Your cart is currently empty!
Fear has multiple origins and perhaps in some way we may never be able to grasp all the aspects that contributed to generating it. Perhaps we also carry some of it with us from our past lives. Fear is probably transmitted to us in the collective cultural heritage of our family. There is also the tremendous shock of coming into the world leaving the warm and comfortable mother’s womb.
Add to that the primal shock of leaving the womb the way most of us are born and we have enough reason to be scared. Any emotional, physical or sexual abuse we receive later only adds to the trauma of birth. The deprivations and violations that we experience throughout childhood – the lack of approval, attention, love, respect and care that we have all felt, in a one way or another – clearly constitute another considerable source of panic.
Now our traumatized inner child expects more abuse and abandonment at any moment.
As children, we had deep needs related to survival and identity that were not met, so we lost faith. Our needs for love and protection, for acceptance, for recognition and approval, for inspiration and direction, the needs for tender and unconditional love, one way or another have not been answered. Now, as adults, we still carry around the primary fear of not getting the basic things we need. We received such a beating to our innocence and trust so early that we inherited a fundamental fear of not being able to survive.
With the baggage of emotional deprivation that many of us carry with us, accessing our vulnerability now can send us into total confusion, panic, fear, self-criticism, emotional collapse and sometimes pure terror.
What is the reason? Why were our vulnerability and innocence betrayed?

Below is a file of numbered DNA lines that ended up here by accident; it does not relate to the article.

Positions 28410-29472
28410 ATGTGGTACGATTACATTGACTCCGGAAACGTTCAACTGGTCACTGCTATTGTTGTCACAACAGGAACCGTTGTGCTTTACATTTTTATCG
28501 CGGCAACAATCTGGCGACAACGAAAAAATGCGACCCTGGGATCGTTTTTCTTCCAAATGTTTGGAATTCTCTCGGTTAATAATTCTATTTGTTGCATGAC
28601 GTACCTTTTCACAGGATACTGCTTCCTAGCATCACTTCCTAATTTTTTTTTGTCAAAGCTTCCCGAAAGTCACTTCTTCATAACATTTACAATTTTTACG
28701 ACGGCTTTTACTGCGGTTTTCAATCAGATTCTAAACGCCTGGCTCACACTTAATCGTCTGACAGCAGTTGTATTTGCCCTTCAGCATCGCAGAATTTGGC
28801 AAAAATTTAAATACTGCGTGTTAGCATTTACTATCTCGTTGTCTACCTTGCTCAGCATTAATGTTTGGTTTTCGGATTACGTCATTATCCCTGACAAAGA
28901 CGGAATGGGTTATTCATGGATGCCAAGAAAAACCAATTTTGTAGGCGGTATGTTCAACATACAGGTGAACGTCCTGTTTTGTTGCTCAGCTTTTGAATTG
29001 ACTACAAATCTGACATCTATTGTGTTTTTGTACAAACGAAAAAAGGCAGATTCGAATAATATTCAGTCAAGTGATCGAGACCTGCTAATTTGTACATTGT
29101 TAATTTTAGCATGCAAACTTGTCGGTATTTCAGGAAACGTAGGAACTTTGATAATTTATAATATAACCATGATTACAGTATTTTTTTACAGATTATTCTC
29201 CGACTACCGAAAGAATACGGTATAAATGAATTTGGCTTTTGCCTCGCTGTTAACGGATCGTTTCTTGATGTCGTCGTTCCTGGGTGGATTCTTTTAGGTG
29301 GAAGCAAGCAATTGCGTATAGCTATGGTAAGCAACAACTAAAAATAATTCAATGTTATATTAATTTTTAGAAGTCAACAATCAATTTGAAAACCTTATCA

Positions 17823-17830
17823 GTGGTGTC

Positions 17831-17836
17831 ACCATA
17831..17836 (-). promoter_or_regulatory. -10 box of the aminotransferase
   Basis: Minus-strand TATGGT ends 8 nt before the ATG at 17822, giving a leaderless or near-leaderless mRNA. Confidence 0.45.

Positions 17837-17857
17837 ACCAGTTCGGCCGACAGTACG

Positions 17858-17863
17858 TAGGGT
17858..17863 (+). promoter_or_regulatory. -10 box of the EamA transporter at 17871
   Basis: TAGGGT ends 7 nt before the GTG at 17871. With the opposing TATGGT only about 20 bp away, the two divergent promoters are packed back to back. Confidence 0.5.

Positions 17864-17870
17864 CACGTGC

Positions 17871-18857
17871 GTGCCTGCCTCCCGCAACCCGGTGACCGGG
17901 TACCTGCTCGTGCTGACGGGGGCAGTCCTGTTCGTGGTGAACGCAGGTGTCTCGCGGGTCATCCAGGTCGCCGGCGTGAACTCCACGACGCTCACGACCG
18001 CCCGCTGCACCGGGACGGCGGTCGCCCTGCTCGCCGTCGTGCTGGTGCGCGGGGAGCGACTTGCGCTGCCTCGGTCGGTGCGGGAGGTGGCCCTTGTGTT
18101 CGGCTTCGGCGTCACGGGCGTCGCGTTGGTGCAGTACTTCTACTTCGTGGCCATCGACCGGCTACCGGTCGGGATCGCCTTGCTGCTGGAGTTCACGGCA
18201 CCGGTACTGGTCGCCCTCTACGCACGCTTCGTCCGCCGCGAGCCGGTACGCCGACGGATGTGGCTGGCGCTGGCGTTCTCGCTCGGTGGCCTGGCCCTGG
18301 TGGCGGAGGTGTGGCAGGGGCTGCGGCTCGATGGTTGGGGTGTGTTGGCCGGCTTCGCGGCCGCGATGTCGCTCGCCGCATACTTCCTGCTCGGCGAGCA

Much of our conditioning is based on avoiding fear and pain. It supports our egoic thinking and behavior. As a result, we have built a lifestyle based on running away from these sensations. Our culture doesn’t offer much support for inner work. It would be really difficult to imagine walking around a supermarket while the speakers play songs that exalt the joys of soul searching, feeling pain and emerging from the state of ego consciousness.
Instead, you’re much more likely to hear something like, “My love just left me and I’m so sad. But why does life always treat me so badly?”
We have been conditioned to run away from ourselves through the search for “love”. One of the biggest lies we tell ourselves is that we will find another person who will make us happy and who will chase away our fears. We are rarely aware that all our love searches and dramas are little to the child inside us seeking relief. Thus, much of our journey out of fear can involve looking at the ways in which our love affairs turn into unconscious and habitual attempts to escape from fear itself.
If you want to know more about how to transform suffering through meditation, I talk about it in depth in this article
Without a basis of acceptance and meditation, all we have is our fear, covered by compensationsKrishnananda
The key role of Acceptance in overcoming the fear of suffering